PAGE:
Published: 07/30/2020

Console.log is an effective and useful tool for debugging, but have you read the documentation or dug much into it? I did and I wanted to share a few neat tricks for you to make your debugging more effective.

We’ve all seen console.log('hello world'); or something similar in our code. But what about when we want to print variables? We could use string templates or string interpolation, such as below, or we could use something easier; format strings

// string interpolation
console.log('this is my userName: ' + userName + '\n this is the request body: ' + JSON.stringify(req.body));

// string template version 
console.log(`this is my userName: ${userName} \n this is the request body: ${JSON.stringify(req.body)}`);

These are fine and they work, but console log allows us to use a format string. If you’re not a C++ or Java programmer, nodejs brings in a format util which gives us the ability to format strings which can make things less verbose and more type safe.

// Format string
console.log('This is my username: %s \n this is the request body: %o', userName, req.body);  

The nice thing about a format string is it tells you what type you’re expecting the username to be; operators like %o will automatically generate a string version of the object for you. Which is convenient.

Here’s a list of some of the options for a format string, source is the NodeJS docs.

Option Description
%s Will render a string on all values except BigInt, Object and -0.
%d Number, which will represent all things expect BigInt
%i parseInt(value, 10) is used for all values except BigInt and Symbol
%f parseFloat(value) is used for all values
%j JSON.
%o Renders an object as a string with options of showHidden and showProxy to be true
%O Renders an object as a string without the above options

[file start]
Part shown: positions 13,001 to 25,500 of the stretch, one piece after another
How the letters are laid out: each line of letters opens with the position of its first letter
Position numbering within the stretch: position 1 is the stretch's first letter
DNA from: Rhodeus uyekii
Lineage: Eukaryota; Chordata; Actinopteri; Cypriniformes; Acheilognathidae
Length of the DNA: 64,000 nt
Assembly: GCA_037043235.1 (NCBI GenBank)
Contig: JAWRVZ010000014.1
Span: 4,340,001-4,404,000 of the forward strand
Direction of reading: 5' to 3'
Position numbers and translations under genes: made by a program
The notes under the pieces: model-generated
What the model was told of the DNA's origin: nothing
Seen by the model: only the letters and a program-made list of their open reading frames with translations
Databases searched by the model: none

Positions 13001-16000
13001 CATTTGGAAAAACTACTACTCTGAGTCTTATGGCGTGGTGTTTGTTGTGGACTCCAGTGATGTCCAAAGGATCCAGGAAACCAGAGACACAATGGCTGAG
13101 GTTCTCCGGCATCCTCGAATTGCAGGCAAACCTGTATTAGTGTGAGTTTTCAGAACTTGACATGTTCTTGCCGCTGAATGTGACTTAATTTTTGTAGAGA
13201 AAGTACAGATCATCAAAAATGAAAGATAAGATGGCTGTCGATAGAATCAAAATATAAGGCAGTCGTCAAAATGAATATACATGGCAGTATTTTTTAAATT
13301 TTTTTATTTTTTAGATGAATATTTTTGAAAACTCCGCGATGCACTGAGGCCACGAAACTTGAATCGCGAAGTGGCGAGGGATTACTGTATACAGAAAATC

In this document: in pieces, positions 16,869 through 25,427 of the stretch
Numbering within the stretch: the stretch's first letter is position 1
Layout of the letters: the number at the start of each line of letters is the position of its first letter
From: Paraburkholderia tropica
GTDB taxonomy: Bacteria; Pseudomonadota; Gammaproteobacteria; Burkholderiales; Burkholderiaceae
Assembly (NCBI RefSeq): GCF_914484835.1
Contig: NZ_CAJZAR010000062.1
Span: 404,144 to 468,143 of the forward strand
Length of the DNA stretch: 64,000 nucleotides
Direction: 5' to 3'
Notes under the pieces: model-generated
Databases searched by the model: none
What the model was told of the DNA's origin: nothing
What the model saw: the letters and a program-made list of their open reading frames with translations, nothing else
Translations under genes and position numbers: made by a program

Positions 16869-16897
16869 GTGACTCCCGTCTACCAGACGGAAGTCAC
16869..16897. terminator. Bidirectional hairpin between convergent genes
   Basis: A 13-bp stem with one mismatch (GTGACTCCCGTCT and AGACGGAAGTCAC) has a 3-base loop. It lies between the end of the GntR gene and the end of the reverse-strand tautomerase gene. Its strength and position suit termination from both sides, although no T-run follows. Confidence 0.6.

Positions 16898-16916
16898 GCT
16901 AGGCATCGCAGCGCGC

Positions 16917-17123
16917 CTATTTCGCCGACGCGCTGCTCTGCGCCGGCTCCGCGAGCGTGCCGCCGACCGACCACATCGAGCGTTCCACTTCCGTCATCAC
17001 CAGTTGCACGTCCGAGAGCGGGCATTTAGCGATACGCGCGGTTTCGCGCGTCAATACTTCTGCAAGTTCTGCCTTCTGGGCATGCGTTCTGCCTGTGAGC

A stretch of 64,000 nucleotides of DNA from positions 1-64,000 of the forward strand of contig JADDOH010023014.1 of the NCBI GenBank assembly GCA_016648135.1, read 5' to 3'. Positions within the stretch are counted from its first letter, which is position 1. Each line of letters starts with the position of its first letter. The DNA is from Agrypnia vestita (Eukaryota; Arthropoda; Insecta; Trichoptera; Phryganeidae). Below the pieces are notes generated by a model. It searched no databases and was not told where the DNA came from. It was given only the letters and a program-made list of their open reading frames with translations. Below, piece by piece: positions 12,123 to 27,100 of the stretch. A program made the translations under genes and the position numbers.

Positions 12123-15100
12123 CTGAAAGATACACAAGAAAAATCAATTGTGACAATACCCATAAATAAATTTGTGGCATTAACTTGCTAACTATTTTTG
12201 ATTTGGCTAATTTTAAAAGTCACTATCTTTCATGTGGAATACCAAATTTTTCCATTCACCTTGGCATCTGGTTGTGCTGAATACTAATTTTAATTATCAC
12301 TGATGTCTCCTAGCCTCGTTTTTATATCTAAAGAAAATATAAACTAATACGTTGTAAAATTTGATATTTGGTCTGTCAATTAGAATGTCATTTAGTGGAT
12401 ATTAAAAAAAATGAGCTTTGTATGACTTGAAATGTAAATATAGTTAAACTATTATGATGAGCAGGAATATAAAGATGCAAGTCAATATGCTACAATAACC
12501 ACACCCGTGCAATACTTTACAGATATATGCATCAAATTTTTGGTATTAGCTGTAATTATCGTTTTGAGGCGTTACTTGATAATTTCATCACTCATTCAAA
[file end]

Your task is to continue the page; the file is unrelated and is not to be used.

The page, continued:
%c Ignores CSS passed in
%% Returns a single percent sign; basically escaping an percent


Render a table

This could be useful if you’re building a CLI tool and want to display all the options. Or perhaps render a JSON array as a table?

// render a table:
console.table([{ a: 1, b: 'Y' }, { a: 'Z', b: 2 }]);
// ┌─────────┬─────┬─────┐
// │ (index) │  a  │  b  │
// ├─────────┼─────┼─────┤
// │    0    │  1  │ 'Y' │
// │    1    │ 'Z' │  2  │
// └─────────┴─────┴─────┘

console.table([{ a: 1, b: 'Y' }, { a: 'Z', b: 2 }], ['a']);
// ┌─────────┬─────┐
// │ (index) │  a  │
// ├─────────┼─────┤
// │    0    │  1  │
// │    1    │ 'Z' │
// └─────────┴─────┘

Useful: Count how many seconds a function took to execute

I could see this one being really useful, to count how long a method or loop took to complete.

``javascript let myMethodCall = async (data = {}) => { let reply = await, data);

// see how long time has elapsed; can even check the current value! console.timeLog(‘methodCallTimer’, reply);

let replyModified = await, reply); return replyModified; }

// start timer console.time(‘methodCallTimer’); let xyz = await myMethodCall(); console.endTime(‘methodCallTimer’);

// prints methodCallTimer: 365.227ms {option: “all”} // prints methodCallTimer: 3000.23ms

## Print the current stack trace

Lets say you have a callback you have to supply to a method, but you have no idea where that callback will finally be called; one way to solve this would be to print the current stack trace

myGreatAPICall((data)=>{console.trace('Show me')});
// Prints: (stack trace will vary based on where trace is called)
//  Trace: Show me
//    at repl:2:9
//    at REPLServer.defaultEval (repl.js:248:27)
//    at bound (domain.js:287:14)
//    at REPLServer.runBound [as eval] (domain.js:300:12)
//    at REPLServer.<anonymous> (repl.js:412:12)
//    at emitOne (events.js:82:20)
//    at REPLServer.emit (events.js:169:7)
//    at REPLServer.Interface._onLine (readline.js:210:10)
//    at REPLServer.Interface._line (readline.js:549:8)
//    at REPLServer.Interface._ttyWrite (readline.js:826:14)

Override console to write to a log file

Perhaps you want to log to a log file or provide color options. Here’s how you log to custom files by overriding the existing console:

const output = fs.createWriteStream('./stdout.log');
const errorOutput = fs.createWriteStream('./stderr.log');

global.console = new Console({ stdout: output, stderr: errorOutput });

Asserting values

A simple assertion test that verifies whether value is truthy. If it is not, Assertion failed is logged. If provided, the error message is formatted using util.format() by passing along all message arguments. The output is used as the error message.

console.assert(true, 'does nothing');
// OK
console.assert(false, 'Whoops %s work', 'didn\'t');
// Assertion failed: Whoops didn't work

There are a few more options in the docs, such as clear or group; but these to me are the most useful, thus why I shared. Why did I share? Well, most people don’t both reading the documentation. I don’t know how many times a coworker asked me a basic question about something that was explained in the docs; I know because I ask them if they read the documentation and 9 out of 10 times the answer is “I bang on it until it works”. UGH. What can you do? ¯_(ツ)_/¯